First off, I should come clean and admit that I think predictions are (mostly) bullshit. You only have to look back at previous predictions you can see how wrong they can be. For example, in 1964, the Rand Corporation gathered 82 experts to make predictions — predictions which included, robots as household servants by 1980, two-way communication with extraterrestrials by 2000 and the breeding of apes and other animals for menial work by 2020. …

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Images: Kerry Harrison

AI-powered technology doesn’t just have to be about refining existing processes, it can also be about creating new ideas and content

Last month I attended Faculty’s 17th Fellowship Demo Day. Young data scientists who are part of the fellowship programme get a few minutes each to walk through a project they have worked on as part of the fellowship.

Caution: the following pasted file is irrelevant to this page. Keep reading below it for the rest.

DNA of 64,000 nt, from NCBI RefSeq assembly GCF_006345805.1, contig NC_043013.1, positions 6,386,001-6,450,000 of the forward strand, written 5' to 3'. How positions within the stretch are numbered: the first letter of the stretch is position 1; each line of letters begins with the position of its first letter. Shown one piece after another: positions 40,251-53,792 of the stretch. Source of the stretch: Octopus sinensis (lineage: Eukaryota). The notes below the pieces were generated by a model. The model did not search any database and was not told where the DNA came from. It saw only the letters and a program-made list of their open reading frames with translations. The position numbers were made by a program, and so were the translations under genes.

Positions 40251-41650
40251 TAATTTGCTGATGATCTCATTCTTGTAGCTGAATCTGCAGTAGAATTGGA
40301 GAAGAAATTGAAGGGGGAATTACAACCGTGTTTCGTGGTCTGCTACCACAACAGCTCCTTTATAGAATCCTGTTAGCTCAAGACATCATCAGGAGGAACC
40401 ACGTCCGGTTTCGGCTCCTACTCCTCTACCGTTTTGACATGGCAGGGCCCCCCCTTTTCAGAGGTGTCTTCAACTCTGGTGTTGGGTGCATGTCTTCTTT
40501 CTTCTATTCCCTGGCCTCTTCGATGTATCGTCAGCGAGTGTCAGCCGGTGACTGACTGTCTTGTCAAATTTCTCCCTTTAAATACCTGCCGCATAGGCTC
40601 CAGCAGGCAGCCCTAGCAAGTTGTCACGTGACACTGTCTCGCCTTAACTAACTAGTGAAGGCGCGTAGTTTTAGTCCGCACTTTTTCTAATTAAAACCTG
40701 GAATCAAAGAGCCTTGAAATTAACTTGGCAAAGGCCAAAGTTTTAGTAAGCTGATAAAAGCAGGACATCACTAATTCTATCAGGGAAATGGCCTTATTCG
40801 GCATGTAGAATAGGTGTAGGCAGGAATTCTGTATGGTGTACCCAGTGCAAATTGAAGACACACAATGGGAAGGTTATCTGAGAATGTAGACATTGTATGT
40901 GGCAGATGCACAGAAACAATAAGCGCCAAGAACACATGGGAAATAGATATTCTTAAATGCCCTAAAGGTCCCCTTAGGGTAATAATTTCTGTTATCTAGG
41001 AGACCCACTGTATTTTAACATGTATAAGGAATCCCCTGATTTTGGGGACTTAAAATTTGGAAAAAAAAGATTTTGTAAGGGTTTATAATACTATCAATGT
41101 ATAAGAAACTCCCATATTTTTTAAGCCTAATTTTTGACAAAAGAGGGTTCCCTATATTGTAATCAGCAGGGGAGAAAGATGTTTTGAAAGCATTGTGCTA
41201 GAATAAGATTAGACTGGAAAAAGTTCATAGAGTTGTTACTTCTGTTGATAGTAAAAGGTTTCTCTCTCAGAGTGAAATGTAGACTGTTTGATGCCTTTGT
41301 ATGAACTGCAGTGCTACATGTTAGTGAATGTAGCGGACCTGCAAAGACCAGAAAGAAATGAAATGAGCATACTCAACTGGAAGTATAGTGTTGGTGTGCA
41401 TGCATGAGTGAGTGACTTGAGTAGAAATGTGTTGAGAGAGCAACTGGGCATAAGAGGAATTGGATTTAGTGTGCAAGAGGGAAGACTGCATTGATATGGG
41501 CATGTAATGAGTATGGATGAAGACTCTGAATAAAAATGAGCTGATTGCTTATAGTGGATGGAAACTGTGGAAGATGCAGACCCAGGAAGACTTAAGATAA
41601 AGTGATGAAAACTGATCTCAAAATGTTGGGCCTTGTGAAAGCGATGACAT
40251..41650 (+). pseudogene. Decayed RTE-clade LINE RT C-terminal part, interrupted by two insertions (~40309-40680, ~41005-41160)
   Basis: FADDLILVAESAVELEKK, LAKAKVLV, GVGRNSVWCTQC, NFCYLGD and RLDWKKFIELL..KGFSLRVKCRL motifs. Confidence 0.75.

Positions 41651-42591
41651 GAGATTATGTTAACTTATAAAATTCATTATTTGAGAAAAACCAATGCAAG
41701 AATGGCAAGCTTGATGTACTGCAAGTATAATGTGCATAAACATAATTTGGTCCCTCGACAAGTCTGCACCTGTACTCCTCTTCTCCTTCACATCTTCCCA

It was fascinating to get a look inside 12 completely different projects where AI can have such a direct and meaningful impact.

The projects covered a range of activity, including:

  • Helping restaurants fine-tune their offering on Just Eat
  • Helping the Advertising Standards Authority (ASA) to weed out scam…

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WGSN’s offices near Piccadilly Circus

Men, I’ve got some fashion news for you. Over-shirts are on their way out, and cardigans are on their way in.

If you’re a menswear retailer or label, you should start reducing your investment in over-shirts and increasing your range of cardigans over the next 2 or 3 years..

I know this not because I’m particularly fashion forward or a maven of menswear. I mean, just look at me.

No, I know this because a machine told me so.

Even if you don’t know who WGSN are, you are almost certainly wearing clothes, using make-up, driving a car or living in a home that has been designed with advice from them. …